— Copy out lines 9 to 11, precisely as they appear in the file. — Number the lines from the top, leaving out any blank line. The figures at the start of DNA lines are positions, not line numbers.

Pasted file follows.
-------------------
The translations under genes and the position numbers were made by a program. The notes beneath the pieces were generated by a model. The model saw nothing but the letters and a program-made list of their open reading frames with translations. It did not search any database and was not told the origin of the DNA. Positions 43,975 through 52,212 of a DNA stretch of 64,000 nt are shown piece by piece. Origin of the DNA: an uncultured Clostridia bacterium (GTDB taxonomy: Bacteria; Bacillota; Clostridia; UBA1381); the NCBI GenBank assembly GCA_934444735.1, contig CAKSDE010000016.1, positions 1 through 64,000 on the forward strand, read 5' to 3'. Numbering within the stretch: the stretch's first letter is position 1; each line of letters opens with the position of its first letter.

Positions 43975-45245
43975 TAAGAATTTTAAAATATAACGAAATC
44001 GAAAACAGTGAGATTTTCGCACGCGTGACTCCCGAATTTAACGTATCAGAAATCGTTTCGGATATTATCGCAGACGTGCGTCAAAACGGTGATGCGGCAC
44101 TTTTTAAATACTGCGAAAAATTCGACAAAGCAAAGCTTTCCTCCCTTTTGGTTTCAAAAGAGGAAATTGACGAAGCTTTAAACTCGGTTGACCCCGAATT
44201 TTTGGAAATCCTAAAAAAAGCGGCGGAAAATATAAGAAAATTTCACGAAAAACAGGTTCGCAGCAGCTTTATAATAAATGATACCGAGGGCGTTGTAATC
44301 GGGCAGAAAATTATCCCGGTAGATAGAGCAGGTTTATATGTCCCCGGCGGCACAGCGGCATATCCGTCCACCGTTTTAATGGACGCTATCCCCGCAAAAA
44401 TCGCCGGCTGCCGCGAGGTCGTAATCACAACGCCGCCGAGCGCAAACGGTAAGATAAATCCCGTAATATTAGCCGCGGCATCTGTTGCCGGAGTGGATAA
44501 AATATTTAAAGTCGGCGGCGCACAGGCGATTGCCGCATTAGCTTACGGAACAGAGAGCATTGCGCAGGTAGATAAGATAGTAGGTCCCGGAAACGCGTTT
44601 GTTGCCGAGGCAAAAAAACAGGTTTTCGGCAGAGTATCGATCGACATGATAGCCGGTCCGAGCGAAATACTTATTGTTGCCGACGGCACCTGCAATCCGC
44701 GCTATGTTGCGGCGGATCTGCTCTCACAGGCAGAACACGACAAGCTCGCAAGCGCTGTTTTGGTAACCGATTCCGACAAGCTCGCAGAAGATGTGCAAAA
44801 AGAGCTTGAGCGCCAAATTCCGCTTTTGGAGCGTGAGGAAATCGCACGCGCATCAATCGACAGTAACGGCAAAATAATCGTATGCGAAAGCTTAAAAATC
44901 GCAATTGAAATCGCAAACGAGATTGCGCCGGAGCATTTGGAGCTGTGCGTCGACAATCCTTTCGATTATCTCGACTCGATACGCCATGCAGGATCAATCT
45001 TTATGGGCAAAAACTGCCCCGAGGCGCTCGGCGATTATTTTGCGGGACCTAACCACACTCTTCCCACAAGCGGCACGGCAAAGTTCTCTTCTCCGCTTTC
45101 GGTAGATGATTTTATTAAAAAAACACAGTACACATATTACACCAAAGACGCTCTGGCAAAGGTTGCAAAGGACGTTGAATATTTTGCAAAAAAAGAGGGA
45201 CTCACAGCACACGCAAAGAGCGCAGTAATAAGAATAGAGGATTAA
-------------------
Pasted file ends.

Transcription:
44501 AATATTTAAAGTCGGCGGCGCACAGGCGATTGCCGCATTAGCTTACGGAACAGAGAGCATTGCGCAGGTAGATAAGATAGTAGGTCCCGGAAACGCGTTT
44601 GTTGCCGAGGCAAAAAAACAGGTTTTCGGCAGAGTATCGATCGACATGATAGCCGGTCCGAGCGAAATACTTATTGTTGCCGACGGCACCTGCAATCCGC
44701 GCTATGTTGCGGCGGATCTGCTCTCACAGGCAGAACACGACAAGCTCGCAAGCGCTGTTTTGGTAACCGATTCCGACAAGCTCGCAGAAGATGTGCAAAA